Why did I choose contentious construction?

This time last year, I made the decision to apply for a newly qualified position at Brodies in the contentious construction team. A decision I have not regretted. My traineeship which largely focused on other seats was excellent in many respects and involved a high volume of litigation. I decided I wanted to try and move into a specialist field, but I wasn't dead set on a particular pathway. My general aim was to find a role that promoted and ultimately required technical and commercial development in a field I considered interesting.

With this in mind, I knew that contentious construction was a potential option for me but didn't have an in-depth understanding of what this role might be like. My research indicated that contentious construction lawyers tended to deal with highly complex, multi-faceted commercial contract cases and that alternative dispute resolution forums such as adjudication, arbitration and mediation were regularly used. That has been my experience to date.

Contentious construction is also constantly evolving. New precedents are set on a regular basis and real world challenges such as Brexit, COVID and energy prices can skew the probability and types of disputes arising on any given project.

Once I started to learn more about this area of the law, I knew that it was the one for me.

Why Brodies?

Once I knew contentious construction was for me, I had to decide where I wanted to apply. Brodies was a stand-out firm from the out-set being top ranked in the Legal 500 and Chambers and Partners. My inclination was that this would mean there would be an exceptional level of training from senior colleagues and a regular supply of varied high-quality work.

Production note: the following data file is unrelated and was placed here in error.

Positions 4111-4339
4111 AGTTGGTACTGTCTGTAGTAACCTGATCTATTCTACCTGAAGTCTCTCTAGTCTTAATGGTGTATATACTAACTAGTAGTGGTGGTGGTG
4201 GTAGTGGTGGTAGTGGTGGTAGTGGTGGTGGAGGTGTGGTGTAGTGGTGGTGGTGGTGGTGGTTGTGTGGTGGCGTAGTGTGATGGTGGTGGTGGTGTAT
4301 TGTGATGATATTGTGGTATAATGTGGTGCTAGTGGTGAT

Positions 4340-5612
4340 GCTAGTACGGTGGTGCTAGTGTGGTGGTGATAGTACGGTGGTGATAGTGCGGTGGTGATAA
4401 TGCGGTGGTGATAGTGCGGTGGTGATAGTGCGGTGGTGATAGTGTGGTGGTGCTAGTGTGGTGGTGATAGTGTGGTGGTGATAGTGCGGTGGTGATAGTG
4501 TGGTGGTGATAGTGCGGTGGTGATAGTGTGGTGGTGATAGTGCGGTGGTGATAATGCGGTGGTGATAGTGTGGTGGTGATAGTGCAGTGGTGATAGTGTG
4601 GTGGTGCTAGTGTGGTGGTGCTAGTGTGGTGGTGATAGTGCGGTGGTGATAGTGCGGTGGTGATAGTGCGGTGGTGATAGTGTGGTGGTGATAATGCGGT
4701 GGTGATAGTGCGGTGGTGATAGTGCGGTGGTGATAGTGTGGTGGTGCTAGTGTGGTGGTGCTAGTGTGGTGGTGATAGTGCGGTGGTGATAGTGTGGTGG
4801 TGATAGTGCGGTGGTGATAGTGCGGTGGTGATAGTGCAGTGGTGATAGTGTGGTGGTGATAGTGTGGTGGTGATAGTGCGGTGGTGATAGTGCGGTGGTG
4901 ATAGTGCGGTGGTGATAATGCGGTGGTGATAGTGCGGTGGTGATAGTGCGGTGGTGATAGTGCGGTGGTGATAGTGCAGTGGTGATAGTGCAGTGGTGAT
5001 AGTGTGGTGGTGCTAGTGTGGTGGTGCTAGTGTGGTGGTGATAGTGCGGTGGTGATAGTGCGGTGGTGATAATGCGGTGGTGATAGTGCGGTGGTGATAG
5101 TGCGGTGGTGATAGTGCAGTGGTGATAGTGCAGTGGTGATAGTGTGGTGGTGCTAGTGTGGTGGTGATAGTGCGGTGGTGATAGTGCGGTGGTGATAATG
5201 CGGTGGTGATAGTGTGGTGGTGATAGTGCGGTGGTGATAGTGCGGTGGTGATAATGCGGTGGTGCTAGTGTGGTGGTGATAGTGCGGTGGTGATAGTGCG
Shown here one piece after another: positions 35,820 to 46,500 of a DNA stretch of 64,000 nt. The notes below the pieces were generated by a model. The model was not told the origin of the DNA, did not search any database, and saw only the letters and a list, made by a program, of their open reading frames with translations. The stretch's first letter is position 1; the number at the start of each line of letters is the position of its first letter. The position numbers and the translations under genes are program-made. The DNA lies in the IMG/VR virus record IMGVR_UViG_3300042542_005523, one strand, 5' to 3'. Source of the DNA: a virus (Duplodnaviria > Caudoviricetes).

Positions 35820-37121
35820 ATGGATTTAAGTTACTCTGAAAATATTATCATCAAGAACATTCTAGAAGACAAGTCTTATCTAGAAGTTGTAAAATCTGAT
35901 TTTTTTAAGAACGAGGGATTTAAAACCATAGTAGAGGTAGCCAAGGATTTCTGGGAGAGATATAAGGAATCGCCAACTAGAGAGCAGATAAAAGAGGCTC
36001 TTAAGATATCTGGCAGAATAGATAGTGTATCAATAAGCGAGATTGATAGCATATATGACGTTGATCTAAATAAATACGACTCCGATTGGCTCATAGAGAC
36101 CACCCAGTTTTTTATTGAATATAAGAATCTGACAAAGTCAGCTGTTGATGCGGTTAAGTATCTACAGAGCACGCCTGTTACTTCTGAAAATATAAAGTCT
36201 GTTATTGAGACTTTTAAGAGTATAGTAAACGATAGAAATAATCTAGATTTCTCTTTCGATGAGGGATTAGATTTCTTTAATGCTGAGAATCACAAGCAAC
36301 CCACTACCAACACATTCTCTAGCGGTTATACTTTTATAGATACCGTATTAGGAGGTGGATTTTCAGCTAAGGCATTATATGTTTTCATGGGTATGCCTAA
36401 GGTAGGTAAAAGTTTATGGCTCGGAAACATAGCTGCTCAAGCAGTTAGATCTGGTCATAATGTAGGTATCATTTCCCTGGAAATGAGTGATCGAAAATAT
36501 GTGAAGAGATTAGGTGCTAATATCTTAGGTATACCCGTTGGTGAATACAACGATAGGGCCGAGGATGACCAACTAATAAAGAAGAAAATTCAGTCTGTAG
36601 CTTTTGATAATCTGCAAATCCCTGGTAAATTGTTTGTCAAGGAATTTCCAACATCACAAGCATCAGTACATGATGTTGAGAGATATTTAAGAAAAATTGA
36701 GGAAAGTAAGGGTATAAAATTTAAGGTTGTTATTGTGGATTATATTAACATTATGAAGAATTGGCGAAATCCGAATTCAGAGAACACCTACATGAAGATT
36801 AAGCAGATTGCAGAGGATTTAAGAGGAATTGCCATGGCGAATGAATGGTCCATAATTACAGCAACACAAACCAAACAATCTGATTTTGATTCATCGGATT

I also found an insight into the team via a YouTube "Breakfast with Brodies - An introduction to Contentious Construction". As the title suggests this is an introductory video that provides background of the law, contemporary issues and working in the team. I found this to be an insightful and useful resource that sealed the deal in terms of making an application to Brodies, and it had an added benefit because it helped me formulate my cover letter.

Brodies offers more than first class training and work. A newly qualified solicitor joining the team will benefit from a direct mentor and friendly colleagues. You can develop your transferable skills by showing a willingness to learn from those around you.

If you are interested in applying for an NQ role in contentious construction and would like some more information, send me a message on LinkedIn.

Our NQ vacancies are now open. Apply here!